Josh Allen may not be the most accurate passer, but he (for one) thinks those concerns are being overblown.
At first glance, Josh Allen would be the prototype for an NFL quarterback. At 6-foot-5, 237 pounds, with arm strength to spare, it would seem to be a no-brainer for the Cleveland Browns to take him No. 1 overall on Thursday night.
But this is a deep quarterback class, and Allen carries question marks about his level of competition in college at Wyoming, and his lackluster showings when he did play against a Power 5 school.
Apart from physical tools and mental capacity, accuracy is a premium skill for an NFL quarterback. That’s where Allen falls short of standard, completing at or just slightly better than 56 percent of his passes in each of his two seasons as the starter at Wyoming.
Pro Football Talk’s Mike Florio asked Allen about the prevalent concerns about his accuracy a few days ago, which he admitted bugs him.
“The inaccuracy issue,” Allen said. “Going back to college having a 56-percent completion percentage. Obviously, it’s not great. But I think that it’s a little blown out of proportion. I do think that I’m accurate. Jordan Palmer’s helped me out a lot throughout this process with getting my feet right. Once we did that [I’m] throwing the ball a little easier. The ball’s coming out and where it’s supposed to be.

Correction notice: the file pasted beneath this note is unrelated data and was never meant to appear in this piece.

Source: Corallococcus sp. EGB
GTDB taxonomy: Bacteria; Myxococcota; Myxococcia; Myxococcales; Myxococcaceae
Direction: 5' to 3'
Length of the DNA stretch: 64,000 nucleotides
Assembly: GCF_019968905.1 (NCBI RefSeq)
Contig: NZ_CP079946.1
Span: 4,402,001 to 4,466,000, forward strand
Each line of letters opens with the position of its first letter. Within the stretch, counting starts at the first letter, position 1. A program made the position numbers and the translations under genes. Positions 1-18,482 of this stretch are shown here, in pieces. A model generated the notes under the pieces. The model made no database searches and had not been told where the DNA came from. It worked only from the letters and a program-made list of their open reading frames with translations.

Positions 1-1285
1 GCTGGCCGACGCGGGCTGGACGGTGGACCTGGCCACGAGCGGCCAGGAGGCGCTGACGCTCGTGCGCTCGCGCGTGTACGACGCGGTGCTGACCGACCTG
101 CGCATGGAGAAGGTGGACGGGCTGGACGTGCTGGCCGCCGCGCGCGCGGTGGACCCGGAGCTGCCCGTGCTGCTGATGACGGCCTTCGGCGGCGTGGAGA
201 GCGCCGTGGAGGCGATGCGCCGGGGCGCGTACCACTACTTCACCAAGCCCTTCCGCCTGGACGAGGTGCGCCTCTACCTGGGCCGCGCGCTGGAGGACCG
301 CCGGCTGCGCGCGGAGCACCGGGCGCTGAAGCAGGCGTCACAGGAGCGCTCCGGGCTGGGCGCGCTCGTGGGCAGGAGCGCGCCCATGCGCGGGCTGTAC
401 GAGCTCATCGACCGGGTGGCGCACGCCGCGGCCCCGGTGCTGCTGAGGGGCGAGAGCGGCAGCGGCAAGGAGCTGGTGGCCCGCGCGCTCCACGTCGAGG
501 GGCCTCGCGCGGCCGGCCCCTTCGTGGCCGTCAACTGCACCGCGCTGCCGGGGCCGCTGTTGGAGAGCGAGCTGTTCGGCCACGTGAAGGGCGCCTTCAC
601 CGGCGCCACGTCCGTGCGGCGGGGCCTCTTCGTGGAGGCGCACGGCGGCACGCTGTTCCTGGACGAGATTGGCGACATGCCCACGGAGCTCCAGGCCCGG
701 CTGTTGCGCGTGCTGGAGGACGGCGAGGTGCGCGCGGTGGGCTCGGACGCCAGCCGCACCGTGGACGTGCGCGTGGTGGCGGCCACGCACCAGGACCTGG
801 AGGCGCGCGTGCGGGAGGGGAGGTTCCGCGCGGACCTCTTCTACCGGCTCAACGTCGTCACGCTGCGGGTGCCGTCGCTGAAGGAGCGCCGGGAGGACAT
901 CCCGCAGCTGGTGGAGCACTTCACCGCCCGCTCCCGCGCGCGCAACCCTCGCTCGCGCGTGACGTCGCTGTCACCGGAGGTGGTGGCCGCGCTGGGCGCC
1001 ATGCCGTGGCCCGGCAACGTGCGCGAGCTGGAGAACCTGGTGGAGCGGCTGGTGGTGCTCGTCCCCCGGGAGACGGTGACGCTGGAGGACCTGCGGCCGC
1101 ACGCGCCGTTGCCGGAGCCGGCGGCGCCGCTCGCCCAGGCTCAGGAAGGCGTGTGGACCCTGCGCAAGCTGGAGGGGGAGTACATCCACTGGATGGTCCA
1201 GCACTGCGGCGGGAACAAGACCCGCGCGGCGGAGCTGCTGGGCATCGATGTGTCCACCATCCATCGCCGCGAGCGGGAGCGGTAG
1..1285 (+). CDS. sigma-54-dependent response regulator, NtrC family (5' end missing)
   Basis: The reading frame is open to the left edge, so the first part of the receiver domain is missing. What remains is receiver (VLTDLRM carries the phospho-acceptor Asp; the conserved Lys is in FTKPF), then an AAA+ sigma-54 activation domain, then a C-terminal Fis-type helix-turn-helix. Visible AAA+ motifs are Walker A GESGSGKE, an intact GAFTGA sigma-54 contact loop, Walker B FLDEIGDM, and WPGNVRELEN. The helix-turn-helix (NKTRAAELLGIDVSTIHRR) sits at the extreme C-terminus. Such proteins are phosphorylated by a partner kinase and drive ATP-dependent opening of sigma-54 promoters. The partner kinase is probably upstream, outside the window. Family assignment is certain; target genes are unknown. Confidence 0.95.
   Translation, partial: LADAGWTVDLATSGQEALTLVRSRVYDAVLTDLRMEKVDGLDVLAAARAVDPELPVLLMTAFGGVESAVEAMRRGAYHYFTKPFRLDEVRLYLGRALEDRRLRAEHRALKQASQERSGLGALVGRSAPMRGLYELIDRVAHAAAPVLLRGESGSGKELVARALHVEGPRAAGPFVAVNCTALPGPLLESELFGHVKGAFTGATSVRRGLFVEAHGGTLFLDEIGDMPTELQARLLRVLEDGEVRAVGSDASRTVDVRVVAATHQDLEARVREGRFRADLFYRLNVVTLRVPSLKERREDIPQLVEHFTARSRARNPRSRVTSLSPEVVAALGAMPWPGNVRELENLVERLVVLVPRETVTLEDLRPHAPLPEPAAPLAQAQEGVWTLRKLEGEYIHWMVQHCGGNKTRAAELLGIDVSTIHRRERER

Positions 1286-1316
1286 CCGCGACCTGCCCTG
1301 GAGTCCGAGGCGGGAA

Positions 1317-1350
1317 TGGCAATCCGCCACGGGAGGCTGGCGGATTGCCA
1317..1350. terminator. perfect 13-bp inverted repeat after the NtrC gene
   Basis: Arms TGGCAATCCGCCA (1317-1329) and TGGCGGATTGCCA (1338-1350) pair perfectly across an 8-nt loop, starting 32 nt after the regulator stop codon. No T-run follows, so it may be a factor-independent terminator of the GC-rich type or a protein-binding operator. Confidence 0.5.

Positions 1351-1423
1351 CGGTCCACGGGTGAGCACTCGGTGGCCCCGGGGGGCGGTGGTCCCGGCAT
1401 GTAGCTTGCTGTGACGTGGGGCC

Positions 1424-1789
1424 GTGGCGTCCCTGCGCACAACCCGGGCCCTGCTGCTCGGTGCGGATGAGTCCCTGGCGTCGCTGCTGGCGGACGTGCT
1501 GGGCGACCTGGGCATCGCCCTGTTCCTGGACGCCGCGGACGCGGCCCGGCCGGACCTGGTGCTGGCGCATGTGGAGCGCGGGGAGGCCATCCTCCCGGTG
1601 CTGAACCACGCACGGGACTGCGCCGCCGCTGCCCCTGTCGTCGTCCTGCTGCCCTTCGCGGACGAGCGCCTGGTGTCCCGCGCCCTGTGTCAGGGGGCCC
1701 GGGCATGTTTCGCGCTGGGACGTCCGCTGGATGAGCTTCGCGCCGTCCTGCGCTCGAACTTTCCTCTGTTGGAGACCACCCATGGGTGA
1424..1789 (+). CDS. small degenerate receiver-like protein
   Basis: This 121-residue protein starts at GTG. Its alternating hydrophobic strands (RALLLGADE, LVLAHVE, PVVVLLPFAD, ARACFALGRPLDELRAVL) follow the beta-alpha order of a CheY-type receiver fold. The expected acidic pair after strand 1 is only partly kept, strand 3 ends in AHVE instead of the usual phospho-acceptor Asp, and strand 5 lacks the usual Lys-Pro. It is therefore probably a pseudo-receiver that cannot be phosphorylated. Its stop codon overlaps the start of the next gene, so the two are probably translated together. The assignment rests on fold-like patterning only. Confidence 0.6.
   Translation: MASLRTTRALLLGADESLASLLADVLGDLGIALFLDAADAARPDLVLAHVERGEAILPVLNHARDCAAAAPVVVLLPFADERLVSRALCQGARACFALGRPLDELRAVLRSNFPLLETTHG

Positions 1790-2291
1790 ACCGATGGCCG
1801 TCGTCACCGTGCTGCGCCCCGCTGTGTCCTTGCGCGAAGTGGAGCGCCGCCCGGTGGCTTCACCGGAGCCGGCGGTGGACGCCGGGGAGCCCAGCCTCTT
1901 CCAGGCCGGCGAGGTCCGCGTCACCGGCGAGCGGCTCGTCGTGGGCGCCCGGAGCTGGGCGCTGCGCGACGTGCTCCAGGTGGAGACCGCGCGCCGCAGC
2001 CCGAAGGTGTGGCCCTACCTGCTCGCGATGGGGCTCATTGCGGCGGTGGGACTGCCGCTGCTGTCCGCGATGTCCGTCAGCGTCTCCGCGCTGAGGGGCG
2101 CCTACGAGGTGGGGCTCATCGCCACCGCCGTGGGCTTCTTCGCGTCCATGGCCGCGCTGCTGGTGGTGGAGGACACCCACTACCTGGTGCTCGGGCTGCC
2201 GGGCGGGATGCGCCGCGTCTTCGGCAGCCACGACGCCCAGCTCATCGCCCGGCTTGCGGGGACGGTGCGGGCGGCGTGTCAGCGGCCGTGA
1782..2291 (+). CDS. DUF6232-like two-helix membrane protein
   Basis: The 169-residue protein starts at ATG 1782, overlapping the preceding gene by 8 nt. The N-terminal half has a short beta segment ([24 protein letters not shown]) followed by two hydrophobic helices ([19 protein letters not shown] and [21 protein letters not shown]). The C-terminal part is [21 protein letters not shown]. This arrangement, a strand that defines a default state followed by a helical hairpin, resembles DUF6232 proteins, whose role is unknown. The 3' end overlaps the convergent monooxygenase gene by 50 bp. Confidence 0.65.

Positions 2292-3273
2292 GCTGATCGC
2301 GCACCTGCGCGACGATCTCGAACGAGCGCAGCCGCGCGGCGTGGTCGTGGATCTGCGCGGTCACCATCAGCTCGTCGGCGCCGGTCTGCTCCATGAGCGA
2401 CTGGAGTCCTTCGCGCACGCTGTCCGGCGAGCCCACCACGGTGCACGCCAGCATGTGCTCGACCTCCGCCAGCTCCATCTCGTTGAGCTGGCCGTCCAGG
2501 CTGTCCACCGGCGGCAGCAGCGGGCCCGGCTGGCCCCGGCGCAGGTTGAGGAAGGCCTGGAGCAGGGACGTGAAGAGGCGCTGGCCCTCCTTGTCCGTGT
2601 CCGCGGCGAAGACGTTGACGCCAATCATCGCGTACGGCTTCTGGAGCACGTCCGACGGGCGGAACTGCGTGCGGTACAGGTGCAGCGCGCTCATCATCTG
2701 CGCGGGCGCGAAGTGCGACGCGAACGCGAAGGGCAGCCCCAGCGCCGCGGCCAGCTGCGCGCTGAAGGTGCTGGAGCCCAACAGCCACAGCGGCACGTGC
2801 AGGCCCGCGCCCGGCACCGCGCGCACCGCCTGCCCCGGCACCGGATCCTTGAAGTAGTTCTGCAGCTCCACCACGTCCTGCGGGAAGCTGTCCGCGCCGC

I think if you look at the film at the times that I did miss, my feet were jacked,” Allen said. “Going back to our offensive system I was asked to do a lot of things within our system. Threw the ball downfield a lot. I am the one to admit that I didn’t put the ball where it needed to be all the time. But, you know, given the circumstances that we had in Wyoming, we won two back-to-back eight-win seasons. It was a place where we ended up winning football games. I think that I helped out in that manner putting the team in the best position to win football games.
Somewhere, there’s a line between completion percentage and accuracy where context (offensive system, drops by receivers, etc.) has to be taken into account. But Allen’s dismal completion rate dates back to high school in Firebaugh, California.
Browns general manager John Dorsey may have hinted at which quarterback he’ll take first overall, with a suggestion that hand size is important when looking at the position. Allen’s hands measured 10 and 1/8 inches at the NFL Combine, and he was the only signal caller with a measurement over 10 inches in this year’s class.
Dorsey’s words have to be taken as a potential smokescreen, but the team that drafts Allen will be buying into his upside as a boom-or-bust prospect. He seemed to show improved footwork at his Pro Day, which could be a precursor to a better completion rate at the next level and a better chance to fulfill that potential. But with much tighter throwing windows in the NFL, Allen has a lot to prove as a passer who will be able to keep the chains moving.